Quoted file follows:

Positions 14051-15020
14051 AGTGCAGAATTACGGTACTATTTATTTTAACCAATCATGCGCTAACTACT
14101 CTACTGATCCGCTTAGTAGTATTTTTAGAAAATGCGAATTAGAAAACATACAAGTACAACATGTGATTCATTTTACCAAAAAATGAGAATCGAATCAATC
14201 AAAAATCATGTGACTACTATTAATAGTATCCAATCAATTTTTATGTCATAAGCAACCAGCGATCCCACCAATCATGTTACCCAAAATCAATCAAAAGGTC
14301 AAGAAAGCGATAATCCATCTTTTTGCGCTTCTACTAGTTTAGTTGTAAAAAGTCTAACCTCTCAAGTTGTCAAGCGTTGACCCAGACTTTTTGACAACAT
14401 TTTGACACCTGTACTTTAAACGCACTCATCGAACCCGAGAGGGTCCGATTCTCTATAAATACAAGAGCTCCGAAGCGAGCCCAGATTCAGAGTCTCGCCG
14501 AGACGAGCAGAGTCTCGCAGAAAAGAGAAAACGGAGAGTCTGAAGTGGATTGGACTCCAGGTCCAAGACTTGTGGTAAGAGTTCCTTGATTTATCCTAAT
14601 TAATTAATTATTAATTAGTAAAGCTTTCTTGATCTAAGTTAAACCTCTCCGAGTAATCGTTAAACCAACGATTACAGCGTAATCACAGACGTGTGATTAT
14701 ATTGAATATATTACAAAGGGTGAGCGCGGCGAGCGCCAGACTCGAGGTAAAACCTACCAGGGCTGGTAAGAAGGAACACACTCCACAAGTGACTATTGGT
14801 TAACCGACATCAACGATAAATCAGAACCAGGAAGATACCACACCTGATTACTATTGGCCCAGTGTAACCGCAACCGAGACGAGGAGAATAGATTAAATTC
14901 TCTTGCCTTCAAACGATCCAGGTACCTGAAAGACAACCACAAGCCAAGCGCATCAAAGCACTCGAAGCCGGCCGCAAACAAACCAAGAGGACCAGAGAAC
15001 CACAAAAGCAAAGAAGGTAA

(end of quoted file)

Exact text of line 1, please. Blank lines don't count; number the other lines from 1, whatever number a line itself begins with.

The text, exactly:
Positions 14051-15020